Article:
Demand for heavy mining, earthmoving and construction equipment has staged a rebound in the 15 months leading up to the end of last year, according to accounting giant EY and reported in The West Australian. The paper said the EY 2017 Yellow Goods report noted a 41% recovery in the Australian mining fleet value index in the 15 months to the end of last year and a 20-25% increase in values for late model, low hours equipment since September 2015.
Overall supply of equipment in both the mining and construction sectors recovered in 2016 resulting in a reduction in overall clearance rates which are currently sitting at 57% for mining and 60% for construction. However, EY said capital expenditure delays had contributed to a recovery in used asset values, while the supply of quality used assets had remained constrained. The report noted the demand for equipment with modern technology and greater efficiencies continued to grow.
EY Oceania Mining & Metals Transaction Leader Paul Murphy said the limited number of new builds in the recent past, particularly in the mining market, extended beyond ultra-class equipment. The West Australian quoted him: “This unfulfilled demand for newer equipment should be good news for original equipment manufacturers, who can hope for stronger order books than they have seen in the last few years. A partial recovery in commodity prices and demand for iron ore and gas are expected to assist market recovery, along with a growing trend towards automation. The benefits of automation appear significant, with a strong positive impact on utilisation and maintenance costs. We expect to see the trend towards automation for large fleets becoming the norm, however the price of adopting automated systems remains prohibitive for smaller operations in the foreseeable future.”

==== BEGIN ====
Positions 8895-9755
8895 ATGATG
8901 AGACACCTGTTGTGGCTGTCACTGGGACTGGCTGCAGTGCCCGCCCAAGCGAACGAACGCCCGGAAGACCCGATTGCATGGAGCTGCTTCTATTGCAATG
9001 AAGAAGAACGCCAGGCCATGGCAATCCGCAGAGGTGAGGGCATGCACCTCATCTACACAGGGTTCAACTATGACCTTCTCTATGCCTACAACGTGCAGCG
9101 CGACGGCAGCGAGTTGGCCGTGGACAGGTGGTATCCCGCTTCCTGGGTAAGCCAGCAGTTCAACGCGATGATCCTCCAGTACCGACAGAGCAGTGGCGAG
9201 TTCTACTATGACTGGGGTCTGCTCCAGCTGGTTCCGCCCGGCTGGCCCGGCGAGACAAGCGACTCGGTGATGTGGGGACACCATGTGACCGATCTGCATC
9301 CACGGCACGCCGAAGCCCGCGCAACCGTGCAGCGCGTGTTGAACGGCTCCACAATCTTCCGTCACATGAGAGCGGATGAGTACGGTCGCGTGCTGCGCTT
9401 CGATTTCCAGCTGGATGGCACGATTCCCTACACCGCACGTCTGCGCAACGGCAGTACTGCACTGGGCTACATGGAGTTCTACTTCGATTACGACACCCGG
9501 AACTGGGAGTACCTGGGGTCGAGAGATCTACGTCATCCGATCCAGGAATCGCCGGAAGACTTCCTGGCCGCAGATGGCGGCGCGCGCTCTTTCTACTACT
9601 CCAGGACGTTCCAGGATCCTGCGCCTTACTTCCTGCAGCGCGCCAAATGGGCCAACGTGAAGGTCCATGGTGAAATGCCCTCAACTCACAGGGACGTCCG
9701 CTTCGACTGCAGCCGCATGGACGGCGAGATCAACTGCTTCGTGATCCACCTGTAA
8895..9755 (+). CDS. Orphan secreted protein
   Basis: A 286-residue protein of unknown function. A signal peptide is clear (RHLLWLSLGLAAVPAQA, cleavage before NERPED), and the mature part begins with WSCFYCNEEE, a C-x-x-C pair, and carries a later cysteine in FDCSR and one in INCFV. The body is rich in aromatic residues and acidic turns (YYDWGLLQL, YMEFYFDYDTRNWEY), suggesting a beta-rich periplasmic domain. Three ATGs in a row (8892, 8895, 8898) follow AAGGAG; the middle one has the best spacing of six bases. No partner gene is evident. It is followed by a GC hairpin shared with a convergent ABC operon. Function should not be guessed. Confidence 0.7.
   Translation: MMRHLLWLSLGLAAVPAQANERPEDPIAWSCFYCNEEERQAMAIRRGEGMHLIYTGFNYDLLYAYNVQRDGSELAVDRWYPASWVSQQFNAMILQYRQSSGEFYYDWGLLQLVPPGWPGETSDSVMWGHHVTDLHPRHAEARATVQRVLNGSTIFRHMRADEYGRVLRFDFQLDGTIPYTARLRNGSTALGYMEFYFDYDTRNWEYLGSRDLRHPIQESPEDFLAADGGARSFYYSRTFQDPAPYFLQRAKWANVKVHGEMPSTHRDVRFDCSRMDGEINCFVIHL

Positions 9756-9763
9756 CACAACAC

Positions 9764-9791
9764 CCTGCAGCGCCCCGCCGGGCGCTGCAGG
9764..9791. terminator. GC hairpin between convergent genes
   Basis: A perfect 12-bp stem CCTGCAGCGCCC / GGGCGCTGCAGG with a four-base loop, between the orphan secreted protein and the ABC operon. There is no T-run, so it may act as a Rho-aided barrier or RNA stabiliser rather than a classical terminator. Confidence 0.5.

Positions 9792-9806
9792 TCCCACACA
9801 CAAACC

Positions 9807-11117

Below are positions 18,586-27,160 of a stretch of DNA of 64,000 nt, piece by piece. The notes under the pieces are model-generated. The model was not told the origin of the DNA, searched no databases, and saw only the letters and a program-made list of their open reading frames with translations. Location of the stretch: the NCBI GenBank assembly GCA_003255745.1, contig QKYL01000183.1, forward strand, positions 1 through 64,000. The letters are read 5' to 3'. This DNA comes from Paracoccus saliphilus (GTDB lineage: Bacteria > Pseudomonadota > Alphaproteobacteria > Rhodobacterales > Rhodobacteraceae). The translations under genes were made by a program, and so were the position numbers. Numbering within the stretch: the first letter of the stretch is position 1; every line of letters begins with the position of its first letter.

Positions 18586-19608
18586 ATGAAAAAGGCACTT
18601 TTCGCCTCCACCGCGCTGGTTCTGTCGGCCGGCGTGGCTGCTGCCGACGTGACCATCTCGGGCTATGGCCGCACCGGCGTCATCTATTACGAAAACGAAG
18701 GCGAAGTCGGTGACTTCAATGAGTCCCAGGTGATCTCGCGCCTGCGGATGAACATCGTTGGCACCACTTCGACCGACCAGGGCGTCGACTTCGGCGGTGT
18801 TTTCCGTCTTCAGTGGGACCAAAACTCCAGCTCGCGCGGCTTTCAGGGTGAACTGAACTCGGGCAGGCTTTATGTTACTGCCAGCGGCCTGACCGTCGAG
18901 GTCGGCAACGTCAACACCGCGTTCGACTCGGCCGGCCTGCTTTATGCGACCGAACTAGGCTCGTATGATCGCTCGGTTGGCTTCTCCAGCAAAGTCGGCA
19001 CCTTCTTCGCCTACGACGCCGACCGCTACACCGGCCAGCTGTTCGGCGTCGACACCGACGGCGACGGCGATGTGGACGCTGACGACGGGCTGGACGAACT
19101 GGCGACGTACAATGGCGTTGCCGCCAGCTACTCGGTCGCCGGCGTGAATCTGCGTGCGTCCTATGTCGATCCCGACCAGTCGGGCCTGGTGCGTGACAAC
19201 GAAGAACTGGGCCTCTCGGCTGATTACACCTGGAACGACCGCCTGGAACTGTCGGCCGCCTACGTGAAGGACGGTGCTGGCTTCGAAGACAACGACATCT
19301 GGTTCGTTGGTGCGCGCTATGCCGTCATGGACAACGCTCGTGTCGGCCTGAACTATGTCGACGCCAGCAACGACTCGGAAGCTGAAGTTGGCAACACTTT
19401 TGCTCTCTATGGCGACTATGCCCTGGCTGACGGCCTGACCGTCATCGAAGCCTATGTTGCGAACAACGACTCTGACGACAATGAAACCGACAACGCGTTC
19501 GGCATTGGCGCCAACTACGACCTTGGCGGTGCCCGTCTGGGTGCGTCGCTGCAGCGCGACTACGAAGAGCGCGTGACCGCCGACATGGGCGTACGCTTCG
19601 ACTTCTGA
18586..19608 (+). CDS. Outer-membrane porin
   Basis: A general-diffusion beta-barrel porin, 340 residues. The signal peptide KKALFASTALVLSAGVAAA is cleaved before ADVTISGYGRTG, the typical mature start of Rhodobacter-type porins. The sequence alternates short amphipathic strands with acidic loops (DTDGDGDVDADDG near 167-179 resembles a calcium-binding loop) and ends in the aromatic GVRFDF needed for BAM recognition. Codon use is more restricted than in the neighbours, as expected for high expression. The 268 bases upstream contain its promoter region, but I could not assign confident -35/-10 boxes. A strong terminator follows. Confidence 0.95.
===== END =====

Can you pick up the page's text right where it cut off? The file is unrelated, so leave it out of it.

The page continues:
He added: “At the same time, the global push to raise emissions standards could have a negative impact on non-complying equipment, and recent technologies such as AC drive trains could also impact the attractiveness of older, less efficient stock. After a difficult period in the Australian yellow goods market, the uptick in value over the last quarter reflects a cautious optimism that the worst is behind us. Against this backdrop, management teams face key decisions on whether to overhaul existing machinery, procure new equipment or hire from third parties.”